SEATTLE — The IPAs and Petit Sirahs flowed all day from the tailgating boats docked on Lake Washington, setting the tone for the biggest party seen around here in decades. And when the purple-clad faithful docked their boats and streamed into Husky Stadium on Saturday afternoon, they released a thunderclap roar just before kickoff. The public address announcer revealed to the masses that Pittsburgh had upset No. 2 Clemson, meaning the No. 4 Huskies appeared destined to further lodge themselves in the highest echelon of college football.
For years, the idyllic surroundings at Husky Stadium earned it the reputation as the best setting in football. And in Chris Petersen’s third season here, the 9–0 Huskies had begun to earn a similarly lofty aura for the action on the field.
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But when the purple-clad masses returned to their yachts after Washington’s sloppy and uninspired 26–13 loss to No. 20 USC (7–3, 5–2) they could only drown their sorrows as they head into the uncomfortable unknown. The party ended abruptly, and Washington fans may need a few drinks over the next few weeks to calm their nerves.
Now the Huskies need to spend their final two regular season games—Arizona State at home and at Washington State—auditioning for the College Football Playoff selection committee and hoping for a strong opponent if they advance to the Pac-12 title game. (Washington State is the only Pac-12 team unbeaten in conference play, headed into its matchup with Cal tonight).
While Washington’s loss won’t kill its playoff chances, it certainly adds an element of doubt and leaves the Huskies with little wriggle room.
The Saturday upsets leave both Washington and Clemson as fascinating test cases for playoff committee. Each is still favored to win its league and finish the season with one loss. They both should both be in good shape to reach the playoff if they do so, but much of that will hinge on the committee sticking to its stated mantra of rewarding conference champions. There are a pair of intriguing teams looming that could end the season with one defeat. Could a one-loss Louisville team beat out a one-loss Pac-12 champion for a playoff spot? Could a one-loss Big Ten team beat out a one-loss ACC or Pac-12 champ? And what if a league champion has two losses? Or if Washington or Clemson lose in the conference title game?
The first two years of the playoff have been relatively controversy free, especially after Ohio State won the title after edging out Baylor and TCU in the first year. But this year promises to be thornier, and this Washington loss—including the tenor of it—further muddles the picture.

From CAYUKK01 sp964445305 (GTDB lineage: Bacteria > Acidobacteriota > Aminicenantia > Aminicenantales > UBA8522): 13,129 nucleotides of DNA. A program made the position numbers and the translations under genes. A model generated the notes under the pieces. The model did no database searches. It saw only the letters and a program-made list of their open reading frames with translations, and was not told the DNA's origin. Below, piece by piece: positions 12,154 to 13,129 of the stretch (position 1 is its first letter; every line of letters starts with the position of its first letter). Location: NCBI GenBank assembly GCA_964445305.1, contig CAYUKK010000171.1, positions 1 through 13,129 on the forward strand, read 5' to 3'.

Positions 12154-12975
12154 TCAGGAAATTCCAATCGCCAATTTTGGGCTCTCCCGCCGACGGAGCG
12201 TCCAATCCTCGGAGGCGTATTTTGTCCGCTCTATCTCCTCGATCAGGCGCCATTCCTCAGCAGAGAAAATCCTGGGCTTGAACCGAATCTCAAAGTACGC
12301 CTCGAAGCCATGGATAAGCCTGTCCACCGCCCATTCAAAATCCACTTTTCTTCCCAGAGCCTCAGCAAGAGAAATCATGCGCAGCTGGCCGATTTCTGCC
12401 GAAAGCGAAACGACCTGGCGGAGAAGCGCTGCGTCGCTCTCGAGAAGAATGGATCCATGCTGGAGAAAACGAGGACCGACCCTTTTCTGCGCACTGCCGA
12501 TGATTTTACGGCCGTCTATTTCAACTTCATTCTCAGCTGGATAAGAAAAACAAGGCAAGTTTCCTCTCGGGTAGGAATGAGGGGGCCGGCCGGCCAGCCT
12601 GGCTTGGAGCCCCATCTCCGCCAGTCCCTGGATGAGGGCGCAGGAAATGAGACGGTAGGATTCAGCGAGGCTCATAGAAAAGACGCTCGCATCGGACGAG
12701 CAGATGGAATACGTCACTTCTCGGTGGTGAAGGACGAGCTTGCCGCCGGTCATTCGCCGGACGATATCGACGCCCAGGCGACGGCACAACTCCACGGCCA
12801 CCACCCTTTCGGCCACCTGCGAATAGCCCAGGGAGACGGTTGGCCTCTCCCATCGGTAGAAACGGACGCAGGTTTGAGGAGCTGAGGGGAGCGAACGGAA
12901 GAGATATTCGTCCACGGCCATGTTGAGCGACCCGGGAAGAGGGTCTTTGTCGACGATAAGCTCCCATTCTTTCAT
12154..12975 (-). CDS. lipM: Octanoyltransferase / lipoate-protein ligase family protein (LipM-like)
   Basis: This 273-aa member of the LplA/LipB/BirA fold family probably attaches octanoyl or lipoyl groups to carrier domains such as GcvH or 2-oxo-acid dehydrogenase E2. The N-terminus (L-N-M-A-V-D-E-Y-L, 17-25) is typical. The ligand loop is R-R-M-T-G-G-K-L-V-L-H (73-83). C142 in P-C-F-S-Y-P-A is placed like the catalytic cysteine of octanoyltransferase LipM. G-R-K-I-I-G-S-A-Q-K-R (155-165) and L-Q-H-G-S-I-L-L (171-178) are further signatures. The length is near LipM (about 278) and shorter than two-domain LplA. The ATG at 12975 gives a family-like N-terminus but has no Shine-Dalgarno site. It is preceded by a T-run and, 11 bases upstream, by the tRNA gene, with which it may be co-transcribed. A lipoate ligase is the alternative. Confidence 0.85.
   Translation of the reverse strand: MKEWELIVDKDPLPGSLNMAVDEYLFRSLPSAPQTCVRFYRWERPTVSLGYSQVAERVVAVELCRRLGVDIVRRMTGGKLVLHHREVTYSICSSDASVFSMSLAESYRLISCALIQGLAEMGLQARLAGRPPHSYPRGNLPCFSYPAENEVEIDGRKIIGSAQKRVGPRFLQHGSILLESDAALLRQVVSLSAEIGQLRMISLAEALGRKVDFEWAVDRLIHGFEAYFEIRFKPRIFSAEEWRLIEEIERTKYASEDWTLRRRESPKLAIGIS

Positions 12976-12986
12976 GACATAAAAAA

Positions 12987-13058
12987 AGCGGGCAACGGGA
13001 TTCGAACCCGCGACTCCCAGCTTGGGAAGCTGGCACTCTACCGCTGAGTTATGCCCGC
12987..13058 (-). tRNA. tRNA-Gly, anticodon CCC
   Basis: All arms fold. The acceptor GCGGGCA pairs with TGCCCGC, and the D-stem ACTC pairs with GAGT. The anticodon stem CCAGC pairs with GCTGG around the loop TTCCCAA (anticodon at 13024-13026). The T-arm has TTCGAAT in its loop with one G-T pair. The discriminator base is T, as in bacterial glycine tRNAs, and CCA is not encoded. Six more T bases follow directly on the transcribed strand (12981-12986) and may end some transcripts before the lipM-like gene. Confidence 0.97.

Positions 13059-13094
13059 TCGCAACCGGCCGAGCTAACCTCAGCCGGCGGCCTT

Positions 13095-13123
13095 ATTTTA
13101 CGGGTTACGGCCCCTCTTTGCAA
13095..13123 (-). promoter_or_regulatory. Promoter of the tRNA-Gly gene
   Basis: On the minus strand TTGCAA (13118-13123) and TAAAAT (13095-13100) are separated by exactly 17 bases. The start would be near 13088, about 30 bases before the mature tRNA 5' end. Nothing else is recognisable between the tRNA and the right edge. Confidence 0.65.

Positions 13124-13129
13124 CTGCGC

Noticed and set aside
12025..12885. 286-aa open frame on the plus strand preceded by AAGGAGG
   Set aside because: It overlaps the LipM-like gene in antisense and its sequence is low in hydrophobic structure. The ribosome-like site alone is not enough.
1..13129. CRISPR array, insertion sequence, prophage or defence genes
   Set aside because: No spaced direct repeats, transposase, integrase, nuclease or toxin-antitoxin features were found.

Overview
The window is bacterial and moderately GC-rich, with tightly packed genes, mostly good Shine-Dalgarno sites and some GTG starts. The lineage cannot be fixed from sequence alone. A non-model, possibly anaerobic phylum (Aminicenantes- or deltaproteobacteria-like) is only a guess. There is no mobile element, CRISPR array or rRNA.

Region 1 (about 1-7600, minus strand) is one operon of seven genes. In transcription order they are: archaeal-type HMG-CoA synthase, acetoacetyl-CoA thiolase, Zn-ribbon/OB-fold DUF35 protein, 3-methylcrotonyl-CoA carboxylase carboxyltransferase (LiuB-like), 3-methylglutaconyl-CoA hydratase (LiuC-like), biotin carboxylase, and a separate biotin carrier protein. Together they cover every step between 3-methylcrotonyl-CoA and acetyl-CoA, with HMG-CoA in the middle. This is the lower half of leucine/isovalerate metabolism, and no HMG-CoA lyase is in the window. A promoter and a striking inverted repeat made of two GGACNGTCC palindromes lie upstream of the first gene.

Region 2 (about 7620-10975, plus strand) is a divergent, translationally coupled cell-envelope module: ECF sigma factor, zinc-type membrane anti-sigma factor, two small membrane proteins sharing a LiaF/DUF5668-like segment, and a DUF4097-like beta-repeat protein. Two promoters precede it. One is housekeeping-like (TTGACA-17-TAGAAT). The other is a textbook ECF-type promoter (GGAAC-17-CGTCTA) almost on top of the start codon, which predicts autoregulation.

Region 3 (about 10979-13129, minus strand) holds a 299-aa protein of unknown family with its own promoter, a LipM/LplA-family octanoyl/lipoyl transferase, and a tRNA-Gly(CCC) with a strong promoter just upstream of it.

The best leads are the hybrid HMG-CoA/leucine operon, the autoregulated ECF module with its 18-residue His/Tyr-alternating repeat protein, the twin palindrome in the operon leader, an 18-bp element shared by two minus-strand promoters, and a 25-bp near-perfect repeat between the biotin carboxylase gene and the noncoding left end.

USC won because it had a better quarterback, as Sam Darnold (23 of 33 for 287 yards with two touchdowns and two interceptions) outplayed Washington’s Heisman candidate Jake Browning (17 of 36 for 259 yards with one touchdown and two interceptions). “We just capitalized as a defense,” said USC’s junior cornerback Adoree’ Jackson, who had both the Trojans’ interceptions Saturday night. “We wanted to make sure he was off his timing.”
The Huskies looked overmatched at times and failed to pressure Darnold. Their performance Saturday will leave fans wondering, if Alabama beat USC 52–6, what would it do to the Huskies.
USC came out the more poised team, as Darnold, a 6’4” redshirt freshman, flashed the polish, accuracy and athleticism that projects him as a future Heisman Trophy candidate. Amid a raucous environment, Darnold showed a preternatural calm. USC converted four of five third downs in the first half, and the one it didn’t was a drop by tight end Tyler Petite in the first quarter.
No play summarized Darnold’s presence more than the 13-yard touchdown pass to Darreus Rogers in the second quarter. Darnold hung in the pocket for what seemed to be an entire election cycle before Rogers shook loose in the back of the end zone. Darnold threw a laser to find him there. As the grandson of the actor who once played the Marlboro Man, Darnold’s confidence permeates as if he’s fresh off a Hollywood set.
“To play that game at this age in that atmosphere, unbelievable” USC head coach Clay Helton said. “He’s just a poised guy, no dear in the headlights.”
The quarterback led USC on a nine-play, 82-yard drive in less than two minutes to put the Trojans up 17–6 with 28 seconds remaining in the second quarter. The most impressive play on that drive came on a third-and-seven from the USC 21 when he hit Rogers on a crossing pattern, squeezing the ball into a tiny window amid blanket coverage. Darnold has the look, the genes (his grandfather also played on USC’s Final Four basketball team in 1954) and the talent to become the Trojans’ next golden boy quarterback.
While the future is bright for Darnold, he played the role of the spoiler on Saturday. He clinched the game with an eight-yard lob to Daniel Imatorbhebhe on a third-and-goal early in the fourth quarter, lofting a perfect ball over linebacker DJ Beavers yet giving Imatorbhebhe just enough room to leap and get a foot down in bounds. The only question remaining about Darnold is how USC didn’t possibly start him at the beginning of the season. While he certainly wouldn’t have made that much of a difference against Alabama, he could have potentially spared the Trojans their loss at Stanford.
In the waning minutes, Husky fans streamed out of the stadium and into the great unknown. They jumped back on their yachts and cracked an IPA to drown their sorrows and theorize how the next few weeks could play out.
As the potential one-loss conference champions pile up, the job of the playoff selection committee only becomes more difficult. And the Huskies face plant Saturday against a three-loss USC team opens the door for some chaos this December.